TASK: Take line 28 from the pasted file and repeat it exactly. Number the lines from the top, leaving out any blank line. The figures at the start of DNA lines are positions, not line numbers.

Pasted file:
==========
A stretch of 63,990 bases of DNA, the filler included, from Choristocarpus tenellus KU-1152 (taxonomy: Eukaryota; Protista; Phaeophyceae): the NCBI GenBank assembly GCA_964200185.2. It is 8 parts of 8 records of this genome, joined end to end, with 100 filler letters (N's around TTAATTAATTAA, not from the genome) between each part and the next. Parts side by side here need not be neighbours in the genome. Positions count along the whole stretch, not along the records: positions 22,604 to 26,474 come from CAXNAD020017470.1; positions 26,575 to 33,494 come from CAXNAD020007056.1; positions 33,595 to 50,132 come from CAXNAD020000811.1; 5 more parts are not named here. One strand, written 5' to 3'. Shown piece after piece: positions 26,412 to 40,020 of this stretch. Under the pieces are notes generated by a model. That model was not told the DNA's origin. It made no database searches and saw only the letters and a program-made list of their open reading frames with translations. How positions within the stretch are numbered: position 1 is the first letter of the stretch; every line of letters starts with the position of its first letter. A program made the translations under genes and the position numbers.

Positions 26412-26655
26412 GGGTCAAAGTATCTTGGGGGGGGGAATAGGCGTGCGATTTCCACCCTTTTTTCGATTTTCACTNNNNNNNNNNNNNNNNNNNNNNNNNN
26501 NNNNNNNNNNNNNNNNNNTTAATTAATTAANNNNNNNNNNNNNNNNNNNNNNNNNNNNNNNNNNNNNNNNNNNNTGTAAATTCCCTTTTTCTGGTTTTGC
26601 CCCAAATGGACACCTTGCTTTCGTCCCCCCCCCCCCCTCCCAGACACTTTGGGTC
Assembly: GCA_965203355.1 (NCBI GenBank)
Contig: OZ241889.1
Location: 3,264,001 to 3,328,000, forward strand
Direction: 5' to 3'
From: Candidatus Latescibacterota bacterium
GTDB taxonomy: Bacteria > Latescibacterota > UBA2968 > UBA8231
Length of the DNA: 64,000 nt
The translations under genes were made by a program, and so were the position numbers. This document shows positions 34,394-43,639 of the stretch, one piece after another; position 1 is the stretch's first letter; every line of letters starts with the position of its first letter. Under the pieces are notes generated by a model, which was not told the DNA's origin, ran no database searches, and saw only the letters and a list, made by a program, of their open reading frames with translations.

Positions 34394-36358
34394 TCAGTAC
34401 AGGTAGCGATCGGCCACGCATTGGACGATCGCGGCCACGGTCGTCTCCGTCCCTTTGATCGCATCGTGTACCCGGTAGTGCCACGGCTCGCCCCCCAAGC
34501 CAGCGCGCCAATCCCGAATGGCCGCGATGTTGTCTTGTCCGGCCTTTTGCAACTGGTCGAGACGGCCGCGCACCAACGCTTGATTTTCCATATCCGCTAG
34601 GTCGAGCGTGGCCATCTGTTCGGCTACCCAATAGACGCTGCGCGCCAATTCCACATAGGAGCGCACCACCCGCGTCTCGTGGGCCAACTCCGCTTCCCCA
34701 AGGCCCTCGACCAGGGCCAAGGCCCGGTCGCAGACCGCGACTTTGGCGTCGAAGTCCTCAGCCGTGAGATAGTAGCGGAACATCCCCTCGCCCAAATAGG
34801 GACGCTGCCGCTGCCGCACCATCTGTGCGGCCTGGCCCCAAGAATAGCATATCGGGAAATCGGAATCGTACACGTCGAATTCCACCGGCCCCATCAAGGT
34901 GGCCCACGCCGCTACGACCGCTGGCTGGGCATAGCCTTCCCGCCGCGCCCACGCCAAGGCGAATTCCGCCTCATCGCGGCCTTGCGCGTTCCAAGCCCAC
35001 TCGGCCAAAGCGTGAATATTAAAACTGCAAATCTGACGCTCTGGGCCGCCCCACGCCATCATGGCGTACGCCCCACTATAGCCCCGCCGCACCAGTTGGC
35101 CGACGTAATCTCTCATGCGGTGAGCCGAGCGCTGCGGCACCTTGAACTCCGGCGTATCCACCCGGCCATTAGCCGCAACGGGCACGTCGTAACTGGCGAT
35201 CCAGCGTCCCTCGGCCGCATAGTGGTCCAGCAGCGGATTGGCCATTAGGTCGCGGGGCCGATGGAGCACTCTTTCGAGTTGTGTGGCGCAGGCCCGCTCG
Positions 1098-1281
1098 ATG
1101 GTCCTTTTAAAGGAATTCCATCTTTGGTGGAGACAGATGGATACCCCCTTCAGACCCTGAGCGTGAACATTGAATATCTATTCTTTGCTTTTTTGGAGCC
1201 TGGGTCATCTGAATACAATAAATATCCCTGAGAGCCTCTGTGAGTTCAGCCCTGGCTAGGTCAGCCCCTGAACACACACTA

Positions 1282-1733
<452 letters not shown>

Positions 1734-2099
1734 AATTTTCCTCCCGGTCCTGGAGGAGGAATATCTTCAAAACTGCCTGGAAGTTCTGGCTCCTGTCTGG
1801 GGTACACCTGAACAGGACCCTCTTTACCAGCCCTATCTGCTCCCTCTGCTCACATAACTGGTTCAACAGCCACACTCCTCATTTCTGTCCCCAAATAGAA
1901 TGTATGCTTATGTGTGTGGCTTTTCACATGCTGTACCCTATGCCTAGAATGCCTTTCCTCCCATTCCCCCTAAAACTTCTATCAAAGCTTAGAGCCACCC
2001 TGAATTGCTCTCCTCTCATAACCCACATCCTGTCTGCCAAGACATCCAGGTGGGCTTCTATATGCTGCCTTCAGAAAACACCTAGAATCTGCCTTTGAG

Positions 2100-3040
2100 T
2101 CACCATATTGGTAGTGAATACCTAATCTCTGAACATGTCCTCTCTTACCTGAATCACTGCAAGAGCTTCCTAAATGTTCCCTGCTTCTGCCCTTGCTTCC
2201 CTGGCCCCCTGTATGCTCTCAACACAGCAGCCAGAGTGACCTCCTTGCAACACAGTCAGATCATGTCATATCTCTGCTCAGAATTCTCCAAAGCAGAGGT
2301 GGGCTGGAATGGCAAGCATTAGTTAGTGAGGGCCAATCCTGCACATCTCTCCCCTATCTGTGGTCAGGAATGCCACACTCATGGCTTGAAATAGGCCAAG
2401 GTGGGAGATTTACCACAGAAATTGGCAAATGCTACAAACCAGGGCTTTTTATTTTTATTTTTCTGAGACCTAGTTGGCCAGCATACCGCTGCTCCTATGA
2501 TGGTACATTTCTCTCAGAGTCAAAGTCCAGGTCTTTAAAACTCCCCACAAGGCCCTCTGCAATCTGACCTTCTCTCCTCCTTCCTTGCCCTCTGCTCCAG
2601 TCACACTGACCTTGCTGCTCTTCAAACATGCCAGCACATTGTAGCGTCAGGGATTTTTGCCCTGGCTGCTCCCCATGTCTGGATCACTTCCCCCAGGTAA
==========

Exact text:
1201 TGGGTCATCTGAATACAATAAATATCCCTGAGAGCCTCTGTGAGTTCAGCCCTGGCTAGGTCAGCCCCTGAACACACACTA